Smartphones are destroying our memory. The big question is should we care

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“I can’t do anything for more than fifteen minutes without looking at my phone.” Starting with that phrase, a few weeks ago we went through the problems and anxieties of a generation that lives “eternally confused.” The echo of the report has been profound and has led us to ask ourselves a question: Beyond the anecdote, beyond the general feeling… is it possible that this lack of concentration is having long-term effects on our memory, our attention and in our cognitive abilities?


Are cell phones changing us? Is the internet changing us? The debate is not so much whether memory (attention or other cognitive abilities) change with the use of mobile devices. That is trivial. they change, wow if they change. And not only do they change functionally, they also do so at a structural level and at all levels. the same screens have substantially changed our somatosensory cortex; that is, they have changed the way we touch the world.

Nor should we forget that, as Manuel Sebastián, a researcher at the Brain Mapping Unit of the Complutense University, explained to us, “we know that the text that includes links (hypertext) seems to be remembered worse in general, which is totally logical because they constitute distractors and the role of attention is critical in recall.”

An eternally unfocused generation: "I can't do anything for more than fifteen minutes without looking at my phone"

Changes, changes and more changes. This has important implications as we work in virtually highly enriched environments and, for the fact of beingThey prevent us from processing and make it difficult for us to concentrate. And without concentration, memories become brittle. This occurs at very basic levels that also affect the memories we already have: when we choose to Google the information instead of trying to remember it we are preventing that this type of information passes into our memory.

But hey, this is normal.. “The fact that information is processed differently is not necessarily a bad thing,” Sebastian told us. Our brain he spends his life rearranging) and information technologies have been affecting us since the first pictograms. In fact, as pointed out in The Observer, Chris Bird, professor of cognitive neuroscience in the School of Psychology at the University of Sussex, “We have always downloaded things to external devices, like writing notes, and that has allowed us to have more complex lives. I have no problem with using external devices to augment our thought or memory processes. We’re doing it more, but that frees up time to concentrate, focus and remember other things.”

The problem is the consequences that can have. The problem is to know if all these positive consequences can have some associated problem. The clearest example is the hippocampus. This area of ​​the brain is closely related to spatial orientation. In fact, the idea that London taxi drivers have it overdeveloped is commonplace in the world of neuroscience. But what happens if we stop needing to orient ourselves? What happens if we start to resort to mobile maps disproportionately and the hippocampus ends up underdeveloped?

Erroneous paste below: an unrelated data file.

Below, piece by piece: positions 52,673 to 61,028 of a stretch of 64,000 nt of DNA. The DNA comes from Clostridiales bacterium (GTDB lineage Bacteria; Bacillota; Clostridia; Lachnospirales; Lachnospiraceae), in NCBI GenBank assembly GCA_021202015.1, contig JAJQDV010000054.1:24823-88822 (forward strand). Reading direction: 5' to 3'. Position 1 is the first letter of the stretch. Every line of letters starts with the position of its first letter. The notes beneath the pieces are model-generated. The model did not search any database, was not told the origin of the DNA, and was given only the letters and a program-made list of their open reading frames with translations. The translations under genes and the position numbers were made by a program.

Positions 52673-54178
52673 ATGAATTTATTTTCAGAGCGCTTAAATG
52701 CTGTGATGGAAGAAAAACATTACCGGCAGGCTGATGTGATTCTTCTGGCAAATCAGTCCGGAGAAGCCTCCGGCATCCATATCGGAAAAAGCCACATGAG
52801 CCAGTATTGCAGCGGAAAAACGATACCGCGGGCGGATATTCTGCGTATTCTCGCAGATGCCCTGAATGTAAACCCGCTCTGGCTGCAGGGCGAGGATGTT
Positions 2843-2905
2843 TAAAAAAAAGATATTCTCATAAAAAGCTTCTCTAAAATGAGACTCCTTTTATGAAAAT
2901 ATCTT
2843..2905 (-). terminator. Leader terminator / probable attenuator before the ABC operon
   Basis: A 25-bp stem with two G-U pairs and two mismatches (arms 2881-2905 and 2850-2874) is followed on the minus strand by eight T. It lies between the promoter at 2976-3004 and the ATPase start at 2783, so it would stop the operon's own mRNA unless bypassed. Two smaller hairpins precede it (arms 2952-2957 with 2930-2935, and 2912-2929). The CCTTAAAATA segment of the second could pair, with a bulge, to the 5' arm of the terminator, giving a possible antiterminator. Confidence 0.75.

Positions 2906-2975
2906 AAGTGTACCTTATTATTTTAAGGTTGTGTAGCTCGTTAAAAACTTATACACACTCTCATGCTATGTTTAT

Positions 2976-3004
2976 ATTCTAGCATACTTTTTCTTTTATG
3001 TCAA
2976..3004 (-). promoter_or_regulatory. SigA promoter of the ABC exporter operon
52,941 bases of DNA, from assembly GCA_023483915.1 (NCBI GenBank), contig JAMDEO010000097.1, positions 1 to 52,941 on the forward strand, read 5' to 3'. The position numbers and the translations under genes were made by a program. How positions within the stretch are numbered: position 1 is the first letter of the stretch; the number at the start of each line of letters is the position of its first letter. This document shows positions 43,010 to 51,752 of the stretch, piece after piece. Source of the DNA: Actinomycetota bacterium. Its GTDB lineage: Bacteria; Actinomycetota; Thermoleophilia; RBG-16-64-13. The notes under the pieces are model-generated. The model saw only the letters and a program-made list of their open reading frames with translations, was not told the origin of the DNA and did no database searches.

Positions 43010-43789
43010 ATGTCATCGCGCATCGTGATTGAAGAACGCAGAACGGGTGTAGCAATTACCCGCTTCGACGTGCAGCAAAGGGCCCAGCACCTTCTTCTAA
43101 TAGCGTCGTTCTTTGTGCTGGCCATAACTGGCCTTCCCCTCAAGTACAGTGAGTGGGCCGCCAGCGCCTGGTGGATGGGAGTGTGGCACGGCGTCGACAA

Above all, because in the brain there is rarely something that has only one use. Oliver Hardtfrom McGill University in Montreal, said that “Reduced gray matter density in this area of ​​the brain is accompanied by a variety of symptoms, such as increased risk of depression and other psychopathologies, but also certain forms of dementia.” We are far from having a causal relationship, but if hart is right “the cost of this could be a huge increase in dementia” (and, in the long run, Alzheimer’s). This with a growing world populationyes that is a problem.

Some consequences we are investigating… The problem, as always, is that it is not easy to know what we are talking about. In the US there is A study which is following more than 10,000 children year after year to find out exactly how the mobile phone affects neurocognitive development. The first studies they are clear: There is a relationship between cortical thinning and technology. What we don’t know for sure is what that means. Above all, because this weight loss is something that arises naturally over time; that is, we don’t know if they are maturing earlier, or aging faster.

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…but that has won us the hand. After all, the mobile phone (computing in general) has taken over the world. It is everywhere, everywhere: there are very few people who are not involved in this great mass social experiment. What happens if we discover that what we lose through the use of technology is not compensated as has happened historically until now? It is true that, for now, there is no solid data that forces us to face that question; but the day when we have to take action on the matter seems closer and closer.

A few years ago, the philosopher Antonio Diéguez defended that the idea that “you can’t put doors on the field” in relation to technology was more of a political, self-serving, public relations, and cross-interest message than reality. That seems to be the great challenge of today: to develop the necessary social mechanisms to regain control over what is good or bad for ourselves.

Image | Mika Baumeister

“I can’t do anything for more than fifteen minutes without looking at my phone.” Starting with that phrase, a few…

“I can’t do anything for more than fifteen minutes without looking at my phone.” Starting with that phrase, a few…

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